2 Minute Medicine Rewind February 19, 2018

Immunogenicity of Fractional-Dose Vaccine during a Yellow Fever Outbreak

There is currently a shortage of yellow fever vaccines in the face of outbreaks. In 2016, as it was proposed that a fractional dose of vaccine could also be protective, the Democratic Republic of Congo (DRC) held a large-scale vaccination campaign using a fractional dose of 17DD vaccine, constituting one-fifth of normal dose. In this prospective cohort study, investigators analyzed serum samples from 716 participants of this campaign in order to study the effect of fractional-dose vaccination on the generation of neutralizing antibodies against yellow fever virus. Participants who presented at one of six vaccination sites were approached for potential inclusion in the study, with an equal number of participants from four age strata: 2 to 5 years, 6 to 12 years, 13 to 49 years, and 50 years or older. Researchers found that out of the 493 (69%) of participants who were seronegative for neutralizing antibodies at baseline, 98% of these participants demonstrated evidence of seroconversion (95% CI 96% to 99%). Among participants, the lowest seroconversion rate was observed in children age 2 to 5 years, although between-group differences were not significant (p=0.06). In addition, seronegative males were more likely to have seroconversion than seronegative females (p=0.03). For participants already seropositive for yellow fever at baseline, 66% developed an immune response titer of >4 times the baseline value (95% CI 60% to 72%). An inverse correlation was observed between a participant’s baseline titer and likelihood of having an immune response (p<0.001). Overall, the results from this study indicate that a fractional dose of the current 17DD vaccine may be effective in inducing seroconversion and generation of an immune response. These findings support the use of fractional-dose vaccination for outbreak control.

Systolic Blood Pressure and Outcomes in Patients With Heart Failure With Preserved Ejection Fraction

The optimal systolic blood pressure (SBP) target for patients with heart failure (HF) with preserved ejection fraction (HFpEF) is not clear. In this retrospective cohort study, investigators analyzed data from a propensity score-matched patient cohort of 1802 hospitalized patients with HFpEF in order to examine the effect of having a SBP less than 120 mm Hg at discharge on 30-day, 1-year, and 6-year overall all-cause mortality and heart failure readmission. Researchers found that 30-day all-cause mortality occurred in 10% of patients with a discharge SBP <120 mm Hg and in 5% of patients with a discharge SBP >120 mm Hg (HR 2.07, 95% CI 1.45 to 2.95, p<0.001), All-cause mortality was also higher among individuals discharged with SBP <120 mm Hg at 1 year of follow-up (HR 1.36, 95% CI 1.16 to 1.59, p<0.001) and at 6 years of follow-up (HR 1.17, 95% CI 1.05 to 1.30, p=0.005). In terms of HF readmission, a SBP <120 mm Hg was associated with a higher risk at 30 days of follow-up (HR 1.47, 95% CI 1.08 to 2.01, p=0.02). Finally, patients discharged with SBP <120 mm Hg were found to be at an increased risk of experiencing the combined endpoint of heart failure readmission and all-cause mortality at 30 days (HR 1.71, 95% CI 1.34 to 2.18, p<0.001), 1 year (HR 1.21, 95% CI 1.07 to 1.38, p=0.004), and 6 years (HR 1.12, 95% CI 1.01 to 1.24, p=0.03) of follow-up. This study therefore shows that among hospitalized patients with HFpEF, SBP <120 mm Hg at discharge is associated with poorer outcomes. This study was limited in that there was no data on post-discharge SBP, and therefore SBP changes could have affected results. This study was also observational, and as such, future studies are needed in prospectively examining the effect of SBP treatment goals.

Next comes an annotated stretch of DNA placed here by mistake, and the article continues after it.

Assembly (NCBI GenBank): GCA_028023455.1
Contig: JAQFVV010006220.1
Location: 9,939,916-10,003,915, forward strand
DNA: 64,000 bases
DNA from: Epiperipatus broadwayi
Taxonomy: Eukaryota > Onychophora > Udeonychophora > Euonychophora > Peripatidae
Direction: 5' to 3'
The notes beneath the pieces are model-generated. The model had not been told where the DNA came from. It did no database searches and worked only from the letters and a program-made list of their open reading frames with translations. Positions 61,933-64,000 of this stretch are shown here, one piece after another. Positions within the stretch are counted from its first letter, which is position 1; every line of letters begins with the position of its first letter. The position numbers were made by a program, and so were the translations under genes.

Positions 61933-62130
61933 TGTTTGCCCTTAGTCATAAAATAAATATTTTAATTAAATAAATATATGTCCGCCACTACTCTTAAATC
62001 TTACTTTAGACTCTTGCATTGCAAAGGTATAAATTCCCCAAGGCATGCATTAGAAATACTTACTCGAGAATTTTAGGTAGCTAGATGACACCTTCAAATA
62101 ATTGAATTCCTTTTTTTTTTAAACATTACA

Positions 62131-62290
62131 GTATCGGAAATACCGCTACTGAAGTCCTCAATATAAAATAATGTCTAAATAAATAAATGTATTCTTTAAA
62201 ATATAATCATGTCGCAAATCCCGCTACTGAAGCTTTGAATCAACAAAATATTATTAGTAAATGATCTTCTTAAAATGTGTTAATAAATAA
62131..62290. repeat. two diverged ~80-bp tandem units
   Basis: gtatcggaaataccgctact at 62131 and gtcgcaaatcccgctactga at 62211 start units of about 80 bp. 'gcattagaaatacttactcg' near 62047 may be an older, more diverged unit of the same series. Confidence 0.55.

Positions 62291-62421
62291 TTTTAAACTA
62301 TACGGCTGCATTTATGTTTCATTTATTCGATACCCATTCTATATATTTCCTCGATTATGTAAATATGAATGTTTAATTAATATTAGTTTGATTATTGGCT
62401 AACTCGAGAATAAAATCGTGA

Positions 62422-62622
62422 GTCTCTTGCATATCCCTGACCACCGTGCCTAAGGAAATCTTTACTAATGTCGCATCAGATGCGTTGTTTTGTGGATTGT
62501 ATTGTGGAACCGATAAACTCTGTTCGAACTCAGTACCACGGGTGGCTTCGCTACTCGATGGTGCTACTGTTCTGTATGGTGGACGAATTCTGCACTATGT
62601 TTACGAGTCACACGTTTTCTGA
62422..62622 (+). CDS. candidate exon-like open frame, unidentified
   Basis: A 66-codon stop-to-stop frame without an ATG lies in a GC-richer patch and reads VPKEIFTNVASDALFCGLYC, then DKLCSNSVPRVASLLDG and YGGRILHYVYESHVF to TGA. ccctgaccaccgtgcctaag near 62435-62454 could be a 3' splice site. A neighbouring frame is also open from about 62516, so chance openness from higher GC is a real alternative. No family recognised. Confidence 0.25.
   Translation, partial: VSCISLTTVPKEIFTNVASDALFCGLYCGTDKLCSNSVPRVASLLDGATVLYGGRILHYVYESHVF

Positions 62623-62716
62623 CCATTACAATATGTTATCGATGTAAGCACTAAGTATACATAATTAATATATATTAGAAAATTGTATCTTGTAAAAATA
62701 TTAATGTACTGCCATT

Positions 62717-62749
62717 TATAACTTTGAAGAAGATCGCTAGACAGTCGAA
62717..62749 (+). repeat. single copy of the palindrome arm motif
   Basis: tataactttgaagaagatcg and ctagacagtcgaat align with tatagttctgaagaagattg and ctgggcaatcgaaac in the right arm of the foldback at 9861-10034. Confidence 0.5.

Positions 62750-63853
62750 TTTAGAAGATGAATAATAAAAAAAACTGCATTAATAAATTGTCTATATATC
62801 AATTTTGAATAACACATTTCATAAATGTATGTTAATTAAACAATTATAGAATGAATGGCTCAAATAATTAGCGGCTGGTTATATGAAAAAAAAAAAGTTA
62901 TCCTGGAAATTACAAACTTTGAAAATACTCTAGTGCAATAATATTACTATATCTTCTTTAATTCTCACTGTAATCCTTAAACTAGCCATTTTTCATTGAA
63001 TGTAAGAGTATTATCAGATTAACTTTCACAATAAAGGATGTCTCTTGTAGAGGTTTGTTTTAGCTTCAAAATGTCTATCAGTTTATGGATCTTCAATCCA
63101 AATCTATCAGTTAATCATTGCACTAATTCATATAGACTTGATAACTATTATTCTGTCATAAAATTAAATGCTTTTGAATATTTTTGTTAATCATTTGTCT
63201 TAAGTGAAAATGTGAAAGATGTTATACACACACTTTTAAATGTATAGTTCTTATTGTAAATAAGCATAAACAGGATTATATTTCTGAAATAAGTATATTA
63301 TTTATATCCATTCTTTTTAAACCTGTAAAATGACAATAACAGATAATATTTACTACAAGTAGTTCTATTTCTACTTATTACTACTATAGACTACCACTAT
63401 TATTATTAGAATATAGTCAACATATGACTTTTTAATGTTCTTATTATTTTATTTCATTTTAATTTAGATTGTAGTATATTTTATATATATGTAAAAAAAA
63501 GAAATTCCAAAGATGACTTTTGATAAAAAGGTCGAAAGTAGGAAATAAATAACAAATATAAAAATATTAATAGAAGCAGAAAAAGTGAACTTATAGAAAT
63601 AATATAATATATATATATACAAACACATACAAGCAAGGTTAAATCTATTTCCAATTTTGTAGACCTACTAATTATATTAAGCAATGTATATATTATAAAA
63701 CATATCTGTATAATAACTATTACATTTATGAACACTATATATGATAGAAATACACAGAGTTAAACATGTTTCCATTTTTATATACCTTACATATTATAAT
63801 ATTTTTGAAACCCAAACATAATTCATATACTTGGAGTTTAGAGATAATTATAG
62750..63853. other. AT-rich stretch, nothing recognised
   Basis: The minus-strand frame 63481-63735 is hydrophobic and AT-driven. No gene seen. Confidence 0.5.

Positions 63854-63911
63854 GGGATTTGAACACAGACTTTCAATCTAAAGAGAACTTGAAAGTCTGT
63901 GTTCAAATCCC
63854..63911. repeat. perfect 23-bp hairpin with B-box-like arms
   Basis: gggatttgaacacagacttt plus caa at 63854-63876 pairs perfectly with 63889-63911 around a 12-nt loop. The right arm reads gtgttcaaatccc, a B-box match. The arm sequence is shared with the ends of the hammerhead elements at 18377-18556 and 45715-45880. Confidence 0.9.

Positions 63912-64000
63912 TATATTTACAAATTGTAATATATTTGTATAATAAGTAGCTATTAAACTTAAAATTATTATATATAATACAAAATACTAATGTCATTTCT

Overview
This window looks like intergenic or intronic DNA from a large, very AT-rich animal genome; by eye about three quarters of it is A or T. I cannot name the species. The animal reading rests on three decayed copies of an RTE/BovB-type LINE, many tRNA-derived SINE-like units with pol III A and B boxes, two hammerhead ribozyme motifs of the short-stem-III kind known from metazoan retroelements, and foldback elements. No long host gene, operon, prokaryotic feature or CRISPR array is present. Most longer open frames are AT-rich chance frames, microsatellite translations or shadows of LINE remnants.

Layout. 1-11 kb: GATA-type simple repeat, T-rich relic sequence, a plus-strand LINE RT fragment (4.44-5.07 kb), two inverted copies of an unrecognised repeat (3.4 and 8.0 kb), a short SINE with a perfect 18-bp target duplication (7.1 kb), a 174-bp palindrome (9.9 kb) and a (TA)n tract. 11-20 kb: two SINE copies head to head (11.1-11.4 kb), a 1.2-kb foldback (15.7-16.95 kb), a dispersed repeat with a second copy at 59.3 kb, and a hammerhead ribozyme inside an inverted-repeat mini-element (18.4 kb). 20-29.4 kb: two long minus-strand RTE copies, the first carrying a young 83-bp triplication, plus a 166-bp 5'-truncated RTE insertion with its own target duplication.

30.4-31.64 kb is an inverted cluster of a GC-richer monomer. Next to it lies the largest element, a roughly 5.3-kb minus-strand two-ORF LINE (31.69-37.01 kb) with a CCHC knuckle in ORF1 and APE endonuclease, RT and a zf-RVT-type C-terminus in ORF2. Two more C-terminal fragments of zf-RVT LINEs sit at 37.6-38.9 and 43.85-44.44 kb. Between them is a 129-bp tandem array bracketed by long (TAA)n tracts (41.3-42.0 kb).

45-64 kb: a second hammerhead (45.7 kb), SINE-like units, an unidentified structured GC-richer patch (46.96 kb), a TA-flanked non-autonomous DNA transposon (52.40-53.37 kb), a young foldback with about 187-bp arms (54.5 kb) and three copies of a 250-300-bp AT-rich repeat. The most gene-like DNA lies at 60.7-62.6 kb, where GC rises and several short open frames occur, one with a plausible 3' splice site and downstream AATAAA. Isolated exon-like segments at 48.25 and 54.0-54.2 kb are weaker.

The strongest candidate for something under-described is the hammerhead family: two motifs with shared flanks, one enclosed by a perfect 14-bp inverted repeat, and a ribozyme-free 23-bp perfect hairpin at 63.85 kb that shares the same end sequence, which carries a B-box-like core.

Edoxaban for the Treatment of Cancer-Associated Venous Thromboembolism

Current guidelines recommend a 6-month course of low molecular weight heparin (LMWH) as treatment for venous thromboembolism (VTE), a common complication of cancer and cancer therapy. This treatment, however, has imperfect compliance due to burdensome daily subcutaneous injections. Direct oral anticoagulant agents are as effective as vitamin K antagonists in the treatment of VTE, and are associated with less frequent and less severe bleeding. However, the use of these agents as compared to LMWH in the setting of cancer-associated VTE, has not yet been established. In this randomized controlled trial, 1050 cancer patients with acute or incidental VTE were randomized to receive either a course of subcutaneous LMWH (dalteparin 200 IU/kg) or a course of 5-day LMWH followed by oral edoxaban 60 mg once daily. Treatment was administered for at least 6 months and up to 12 months. The primary outcome studied was a composite of recurrent VTE or major bleeding during the 12 months after randomization, regardless of treatment duration. Researchers found that recurrent VTE or major bleeding occurred in 12.8% of participants in the edoxaban group and in 13.5% of participants in the dalteparin group (HR 0.97, 95% CI 0.70 to 1.36, p=0.006 for non-inferiority, p=0.87 for superiority). Subgroup analyses revealed that patients with gastrointestinal cancer were more likely to have an increased risk of bleeding with edoxaban compared to dalteparin (p=0.02). Taken together, the results of this study support that once-daily oral edoxaban is a non-inferior treatment compared to subcutaneous dalteparin for VTE, although it may increase the risk of major bleeding in gastrointestinal cancer patients. This study is limited in that it included patients with cancer who had received a wide variety of cytotoxic and biologic therapies. Further research is needed to predict the safety and efficacy edoxaban in different patient subgroups.